grease traps

Fatberg Snap Scoops Prize

Images of fatbergs are often intriguing. They also tend to be gruesome, vulgar and downright nauseating. Not this one, however. An image from a photographic exploration of how fatbergs form in our sewers has been deemed prize worthy. The photo was deemed the winner of National Science’s “Weird and Wonderful” category. At least it’s not another $120,000 banana-taped-to-wall piece of contemporary art. It is what it is- weird, but not so wonderful.

At least it’s not one of these!

The plaudits go to Natalia Jawiarczyk; an engineering doctorate from the school of Water, Energy and Environment at Cranfield University in the UK. Natalia was exploring how fatbergs form in our sewers and possible methods of dealing with the congealed messes. Natalia studied the way in which fatberg deposits form in our sewers and the photo of interest came about when she detected some unusual behaviour.

Fatbergs from when FOG (Fat, Oils and Grease) meet other objects in the sewers, resulting in massive blobs of hard, sewer clogging environmental issues. The most common offender is improperly disposed of grease and cooking oil from commercial kitchens. When this mixture meets an array of nappies, sanitary products and all else that is carelessly flushed away, a fatberg is the end result. Fatbergs can be as big as a bus and weigh multiple tonnes.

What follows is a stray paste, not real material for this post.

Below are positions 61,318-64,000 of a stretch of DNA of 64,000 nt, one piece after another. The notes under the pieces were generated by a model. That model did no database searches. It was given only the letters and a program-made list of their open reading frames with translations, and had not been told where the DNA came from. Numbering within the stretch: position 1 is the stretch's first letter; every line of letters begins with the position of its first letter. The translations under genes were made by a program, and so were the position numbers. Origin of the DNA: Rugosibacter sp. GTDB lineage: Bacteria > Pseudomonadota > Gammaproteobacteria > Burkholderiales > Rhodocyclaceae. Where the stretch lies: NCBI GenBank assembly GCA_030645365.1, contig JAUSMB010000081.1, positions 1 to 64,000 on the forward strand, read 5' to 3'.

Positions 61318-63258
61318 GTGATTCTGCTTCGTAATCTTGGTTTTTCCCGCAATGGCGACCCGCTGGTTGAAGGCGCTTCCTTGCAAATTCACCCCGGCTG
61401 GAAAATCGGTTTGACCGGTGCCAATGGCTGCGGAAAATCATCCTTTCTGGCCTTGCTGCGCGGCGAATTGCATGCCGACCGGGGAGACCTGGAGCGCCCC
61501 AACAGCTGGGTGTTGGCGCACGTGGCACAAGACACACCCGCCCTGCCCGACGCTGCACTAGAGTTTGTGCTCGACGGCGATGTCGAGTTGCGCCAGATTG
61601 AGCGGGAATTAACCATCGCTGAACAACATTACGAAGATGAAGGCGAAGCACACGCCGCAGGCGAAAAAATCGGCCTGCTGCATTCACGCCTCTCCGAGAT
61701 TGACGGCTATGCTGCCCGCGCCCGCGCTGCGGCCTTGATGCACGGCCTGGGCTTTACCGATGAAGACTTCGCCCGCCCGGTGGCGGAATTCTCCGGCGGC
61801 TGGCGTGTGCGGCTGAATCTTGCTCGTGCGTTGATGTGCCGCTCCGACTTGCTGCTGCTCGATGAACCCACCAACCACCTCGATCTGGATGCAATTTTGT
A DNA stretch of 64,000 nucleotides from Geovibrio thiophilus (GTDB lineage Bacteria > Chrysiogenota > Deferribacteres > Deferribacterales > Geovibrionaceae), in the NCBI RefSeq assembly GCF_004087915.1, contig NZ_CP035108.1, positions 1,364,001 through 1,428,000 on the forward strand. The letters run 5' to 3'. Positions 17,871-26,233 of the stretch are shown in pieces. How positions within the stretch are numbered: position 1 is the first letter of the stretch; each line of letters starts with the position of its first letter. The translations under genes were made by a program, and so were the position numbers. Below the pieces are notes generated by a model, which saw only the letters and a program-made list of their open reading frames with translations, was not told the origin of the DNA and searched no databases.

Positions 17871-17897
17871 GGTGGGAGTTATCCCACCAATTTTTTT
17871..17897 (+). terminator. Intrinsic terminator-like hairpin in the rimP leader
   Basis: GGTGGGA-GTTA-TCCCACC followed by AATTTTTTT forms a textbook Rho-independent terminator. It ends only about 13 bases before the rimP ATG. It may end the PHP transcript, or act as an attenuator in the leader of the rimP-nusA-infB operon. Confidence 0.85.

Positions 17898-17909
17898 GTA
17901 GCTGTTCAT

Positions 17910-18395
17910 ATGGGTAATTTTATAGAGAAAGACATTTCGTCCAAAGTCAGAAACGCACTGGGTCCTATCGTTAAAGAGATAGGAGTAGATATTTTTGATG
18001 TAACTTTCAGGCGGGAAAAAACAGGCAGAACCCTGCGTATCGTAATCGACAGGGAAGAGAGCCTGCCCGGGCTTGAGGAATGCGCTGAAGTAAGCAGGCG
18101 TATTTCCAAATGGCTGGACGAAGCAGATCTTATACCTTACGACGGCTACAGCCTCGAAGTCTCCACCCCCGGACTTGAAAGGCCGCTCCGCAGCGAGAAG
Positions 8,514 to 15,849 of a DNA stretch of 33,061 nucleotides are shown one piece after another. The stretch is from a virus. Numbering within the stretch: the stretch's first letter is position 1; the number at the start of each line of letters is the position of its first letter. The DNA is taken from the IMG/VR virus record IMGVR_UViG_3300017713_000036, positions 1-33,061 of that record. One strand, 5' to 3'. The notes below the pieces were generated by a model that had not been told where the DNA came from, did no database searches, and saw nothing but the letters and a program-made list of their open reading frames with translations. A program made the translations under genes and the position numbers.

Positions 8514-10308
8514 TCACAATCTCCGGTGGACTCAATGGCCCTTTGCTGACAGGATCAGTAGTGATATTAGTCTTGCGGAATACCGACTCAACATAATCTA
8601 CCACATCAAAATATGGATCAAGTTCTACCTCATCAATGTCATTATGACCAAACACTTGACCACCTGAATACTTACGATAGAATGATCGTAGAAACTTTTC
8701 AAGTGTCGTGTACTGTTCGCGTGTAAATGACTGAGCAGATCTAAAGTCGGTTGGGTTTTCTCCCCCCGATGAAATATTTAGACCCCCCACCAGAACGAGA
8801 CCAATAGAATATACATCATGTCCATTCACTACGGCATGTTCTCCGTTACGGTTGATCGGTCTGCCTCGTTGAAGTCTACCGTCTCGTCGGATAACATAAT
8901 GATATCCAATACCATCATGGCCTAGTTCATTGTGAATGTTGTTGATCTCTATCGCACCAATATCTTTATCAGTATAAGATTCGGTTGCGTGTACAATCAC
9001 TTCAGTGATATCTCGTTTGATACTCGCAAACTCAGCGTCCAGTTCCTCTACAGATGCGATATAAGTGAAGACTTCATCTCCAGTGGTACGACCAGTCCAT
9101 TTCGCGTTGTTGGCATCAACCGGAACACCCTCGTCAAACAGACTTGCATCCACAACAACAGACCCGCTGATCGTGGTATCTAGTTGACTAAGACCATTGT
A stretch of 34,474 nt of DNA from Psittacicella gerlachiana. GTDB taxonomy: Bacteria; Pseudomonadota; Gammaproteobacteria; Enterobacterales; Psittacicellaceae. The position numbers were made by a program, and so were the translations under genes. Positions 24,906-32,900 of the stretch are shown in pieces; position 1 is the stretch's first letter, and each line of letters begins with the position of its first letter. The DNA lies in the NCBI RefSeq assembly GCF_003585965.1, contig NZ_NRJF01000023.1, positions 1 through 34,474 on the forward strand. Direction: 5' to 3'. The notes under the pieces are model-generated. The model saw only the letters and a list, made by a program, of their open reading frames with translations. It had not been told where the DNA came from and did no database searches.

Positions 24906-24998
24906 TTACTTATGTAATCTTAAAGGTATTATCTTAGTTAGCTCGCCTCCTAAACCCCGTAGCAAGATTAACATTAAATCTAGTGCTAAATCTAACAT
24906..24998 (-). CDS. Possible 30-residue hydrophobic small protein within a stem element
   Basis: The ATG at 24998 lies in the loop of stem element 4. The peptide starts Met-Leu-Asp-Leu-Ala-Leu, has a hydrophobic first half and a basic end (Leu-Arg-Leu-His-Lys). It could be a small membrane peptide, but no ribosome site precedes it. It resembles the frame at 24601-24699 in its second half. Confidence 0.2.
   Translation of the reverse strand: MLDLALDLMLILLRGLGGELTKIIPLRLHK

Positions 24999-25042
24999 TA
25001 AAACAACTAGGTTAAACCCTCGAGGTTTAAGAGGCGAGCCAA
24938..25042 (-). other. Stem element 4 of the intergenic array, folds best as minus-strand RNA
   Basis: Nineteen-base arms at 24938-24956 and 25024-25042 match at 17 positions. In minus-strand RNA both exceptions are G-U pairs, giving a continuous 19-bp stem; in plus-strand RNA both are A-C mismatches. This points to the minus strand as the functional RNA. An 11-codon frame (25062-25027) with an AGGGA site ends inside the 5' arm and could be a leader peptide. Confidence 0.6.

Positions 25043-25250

Removal of fatbergs can cost millions in taxpayer money every year, with the UK and Ireland listed as common offenders. On top of the cost, there is a pressing environmental issue involved in removing such toxicity. Plus, let’s spare a moment for the brave workers who have to remove the blobs. Projects can take weeks at a time and often workers resort to using their hands to claw away at the fatbergs…

The award-winning photo above shows a FOG sample on filter paper. In the image, Natalia has used an organic solvent to separate the components. “The aim of Natalia’s study is to establish how deposits form in the sewer network and how they can be effectively degraded and inhibited with bioaugmentation products(Cranfield University). In other words; studying how fatbergs form and how they can be tackled. We require a greater understanding on the formation of fatbergs, and this image may prove to be very helpful in obtaining such knowledge.

Ultimately, prevention is the best cure. The fatberg epidemic is ongoing, and studies are useful in how to break them down. However, we can all play our part in preventing the fatbergs from forming in the first place. By not pouring grease and cooking oil down our drains, we can work together with Natalia to solve the fatberg crisis.

By changing our habits, we can work together to eliminate fatbergs, save money and help to protect the planet. For more information and advice on how your kitchen can help make a difference, please contact us HERE.